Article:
Antidepressant drugs often cause side effects in elderly people, which may limit the effectiveness of treatment for depression. ECT can be an important alternative to drug treatment for depressed elderly people. This review involved searching the literature for well-conducted (randomised) studies that compared ECT to both simulated ECT and to antidepressants. The review found only four studies, all of which had serious problems in their methods. At present, therefore, it is not possible to draw firm conclusions on whether ECT is more effective than antidepressants,.or on the safety or side effects of ECT in elderly people with depression.
None of the objectives of this review could be adequately tested because of the lack of firm, randomised evidence. Given the specific problems in the treatment of depressed elderly, a well designed randomised controlled trial should be conducted in which the efficacy of ECT is compared to one or more antidepressants.
Depressive disorders are common in old age, with serious health consequences such as increased morbidity, disability, and mortality. The frailty of elderly people may seriously hamper the efficacy and safety of pharmacotherapy. Therefore, electroconvulsive therapy (ECT) may be an alternative to treatment with antidepressants.
To assess the efficacy and safety of ECT compared to simulated ECT or antidepressants in depressed elderly people.
We searched the CCDAN Controlled Trials Register on 21/1/2007, MEDLINE 1966-2006, EMBASE 1980-2006, Biological abstracts 1985-2006, CINAHL 1982-2006, Lilacs from 1982 onwards, Psyclit 1887-2006, Sigle 1980-2006. Reference lists of relevant papers were scanned. The Journal of ECT, the International Journal of Geriatric Psychiatry and the American Journal of Geriatric Psychiatry were handsearched.
Randomised controlled trials of ECT for elderly people (>60 years) with depression, with or without concomitant conditions such as cerebrovascular disease, dementia (including Alzheimer's type and vascular) and Parkinson's disease were included.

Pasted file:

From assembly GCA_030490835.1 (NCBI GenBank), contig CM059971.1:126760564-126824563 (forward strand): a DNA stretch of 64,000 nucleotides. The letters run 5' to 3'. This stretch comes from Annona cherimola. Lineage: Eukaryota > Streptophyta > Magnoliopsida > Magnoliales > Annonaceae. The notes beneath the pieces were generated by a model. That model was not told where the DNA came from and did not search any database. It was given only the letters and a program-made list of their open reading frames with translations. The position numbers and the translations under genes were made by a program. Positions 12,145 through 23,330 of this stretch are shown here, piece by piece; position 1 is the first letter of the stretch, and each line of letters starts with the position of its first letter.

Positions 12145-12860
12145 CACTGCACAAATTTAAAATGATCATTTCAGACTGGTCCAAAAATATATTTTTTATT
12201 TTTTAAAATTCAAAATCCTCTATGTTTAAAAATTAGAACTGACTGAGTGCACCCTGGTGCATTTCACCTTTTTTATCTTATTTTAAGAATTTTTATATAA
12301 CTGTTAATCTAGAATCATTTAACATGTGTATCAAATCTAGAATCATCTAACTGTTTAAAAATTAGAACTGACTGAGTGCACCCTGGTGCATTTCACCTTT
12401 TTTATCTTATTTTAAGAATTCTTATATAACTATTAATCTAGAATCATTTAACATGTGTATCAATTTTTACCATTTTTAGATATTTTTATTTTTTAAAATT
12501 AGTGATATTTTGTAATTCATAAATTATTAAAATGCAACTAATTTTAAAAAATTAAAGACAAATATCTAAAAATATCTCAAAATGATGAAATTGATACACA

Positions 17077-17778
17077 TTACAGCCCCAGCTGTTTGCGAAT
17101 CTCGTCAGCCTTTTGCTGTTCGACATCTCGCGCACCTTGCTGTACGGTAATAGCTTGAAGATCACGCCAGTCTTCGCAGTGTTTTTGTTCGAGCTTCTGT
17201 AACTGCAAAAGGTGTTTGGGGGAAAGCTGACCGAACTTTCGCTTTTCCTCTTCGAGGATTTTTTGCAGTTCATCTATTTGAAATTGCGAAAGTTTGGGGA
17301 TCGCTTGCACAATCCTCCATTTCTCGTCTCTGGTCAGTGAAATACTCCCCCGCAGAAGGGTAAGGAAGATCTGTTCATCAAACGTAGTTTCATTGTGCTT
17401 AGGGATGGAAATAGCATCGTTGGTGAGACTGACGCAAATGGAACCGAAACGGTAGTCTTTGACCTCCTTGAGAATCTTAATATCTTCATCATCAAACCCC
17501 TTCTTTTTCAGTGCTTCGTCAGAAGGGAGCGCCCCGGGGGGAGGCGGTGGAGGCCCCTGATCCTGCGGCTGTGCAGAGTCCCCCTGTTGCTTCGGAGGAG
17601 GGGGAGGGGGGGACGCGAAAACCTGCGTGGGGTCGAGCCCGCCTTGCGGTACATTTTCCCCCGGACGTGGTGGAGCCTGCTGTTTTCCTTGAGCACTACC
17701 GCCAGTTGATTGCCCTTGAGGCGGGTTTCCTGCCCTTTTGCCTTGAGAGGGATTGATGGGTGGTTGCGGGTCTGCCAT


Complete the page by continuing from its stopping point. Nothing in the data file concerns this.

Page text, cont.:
Data were independently extracted by at least two review authors. Weighted mean differences (WMD) between groups were calculated for continuous data.
Randomised evidence was sparse. Only four trials were eligible for inclusion, one comparing the efficacy of real ECT versus simulated ECT, two comparing the efficacy of unilateral versus bilateral ECT and the other comparing the efficacy of ECT once a week with ECT three times weekly. All trials had major methodological shortcomings; reports were mostly lacking essential information to perform a quantitative analysis. Although the findings from one study (35 participants) concluded that real ECT was superior to simulated ECT, these conclusions need to be interpreted cautiously. Only results from one of the trials (29 participants) comparing unilateral versus bilateral ECT could be analysed, and did not show convincing efficacy of unilateral ECT over bilateral ECT, WMD 6.06 (CI -5.20 to 17.32). Randomised evidence on the efficacy and safety of ECT in depressed elderly with concomitant dementia, cerebrovascular disorders or Parkinson's disease was lacking completely. Possible side-effects could not be adequately examined because of the lack of randomised evidence and methodological shortcomings.